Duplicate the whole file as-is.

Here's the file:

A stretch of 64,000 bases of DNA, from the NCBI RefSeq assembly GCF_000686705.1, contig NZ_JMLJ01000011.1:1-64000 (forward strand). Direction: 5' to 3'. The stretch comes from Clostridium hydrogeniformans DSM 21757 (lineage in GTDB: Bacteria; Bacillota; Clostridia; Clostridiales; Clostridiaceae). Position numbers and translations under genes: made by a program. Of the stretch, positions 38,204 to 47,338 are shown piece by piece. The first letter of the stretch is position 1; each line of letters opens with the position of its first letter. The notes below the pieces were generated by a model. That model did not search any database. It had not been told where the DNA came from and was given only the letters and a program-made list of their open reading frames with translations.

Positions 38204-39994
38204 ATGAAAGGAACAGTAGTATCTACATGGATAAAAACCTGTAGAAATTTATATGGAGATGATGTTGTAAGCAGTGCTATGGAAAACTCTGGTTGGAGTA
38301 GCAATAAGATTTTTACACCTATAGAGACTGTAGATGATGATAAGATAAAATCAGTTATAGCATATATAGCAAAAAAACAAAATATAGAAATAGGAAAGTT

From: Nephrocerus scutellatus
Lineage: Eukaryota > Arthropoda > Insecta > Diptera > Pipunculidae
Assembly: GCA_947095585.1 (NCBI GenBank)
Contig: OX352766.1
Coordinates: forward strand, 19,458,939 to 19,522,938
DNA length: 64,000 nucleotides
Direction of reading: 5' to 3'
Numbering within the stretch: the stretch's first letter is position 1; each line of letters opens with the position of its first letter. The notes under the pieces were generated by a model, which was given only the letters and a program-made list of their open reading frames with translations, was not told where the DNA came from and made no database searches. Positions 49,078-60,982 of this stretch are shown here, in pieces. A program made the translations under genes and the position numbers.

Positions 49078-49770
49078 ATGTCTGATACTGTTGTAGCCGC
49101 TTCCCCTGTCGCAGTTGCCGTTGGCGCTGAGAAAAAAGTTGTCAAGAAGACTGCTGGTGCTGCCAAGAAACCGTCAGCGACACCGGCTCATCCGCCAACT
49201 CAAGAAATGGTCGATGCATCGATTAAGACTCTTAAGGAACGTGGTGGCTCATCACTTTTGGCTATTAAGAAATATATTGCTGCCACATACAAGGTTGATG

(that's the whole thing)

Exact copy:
A stretch of 64,000 bases of DNA, from the NCBI RefSeq assembly GCF_000686705.1, contig NZ_JMLJ01000011.1:1-64000 (forward strand). Direction: 5' to 3'. The stretch comes from Clostridium hydrogeniformans DSM 21757 (lineage in GTDB: Bacteria; Bacillota; Clostridia; Clostridiales; Clostridiaceae). Position numbers and translations under genes: made by a program. Of the stretch, positions 38,204 to 47,338 are shown piece by piece. The first letter of the stretch is position 1; each line of letters opens with the position of its first letter. The notes below the pieces were generated by a model. That model did not search any database. It had not been told where the DNA came from and was given only the letters and a program-made list of their open reading frames with translations.

Positions 38204-39994
38204 ATGAAAGGAACAGTAGTATCTACATGGATAAAAACCTGTAGAAATTTATATGGAGATGATGTTGTAAGCAGTGCTATGGAAAACTCTGGTTGGAGTA
38301 GCAATAAGATTTTTACACCTATAGAGACTGTAGATGATGATAAGATAAAATCAGTTATAGCATATATAGCAAAAAAACAAAATATAGAAATAGGAAAGTT

From: Nephrocerus scutellatus
Lineage: Eukaryota > Arthropoda > Insecta > Diptera > Pipunculidae
Assembly: GCA_947095585.1 (NCBI GenBank)
Contig: OX352766.1
Coordinates: forward strand, 19,458,939 to 19,522,938
DNA length: 64,000 nucleotides
Direction of reading: 5' to 3'
Numbering within the stretch: the stretch's first letter is position 1; each line of letters opens with the position of its first letter. The notes under the pieces were generated by a model, which was given only the letters and a program-made list of their open reading frames with translations, was not told where the DNA came from and made no database searches. Positions 49,078-60,982 of this stretch are shown here, in pieces. A program made the translations under genes and the position numbers.

Positions 49078-49770
49078 ATGTCTGATACTGTTGTAGCCGC
49101 TTCCCCTGTCGCAGTTGCCGTTGGCGCTGAGAAAAAAGTTGTCAAGAAGACTGCTGGTGCTGCCAAGAAACCGTCAGCGACACCGGCTCATCCGCCAACT
49201 CAAGAAATGGTCGATGCATCGATTAAGACTCTTAAGGAACGTGGTGGCTCATCACTTTTGGCTATTAAGAAATATATTGCTGCCACATACAAGGTTGATG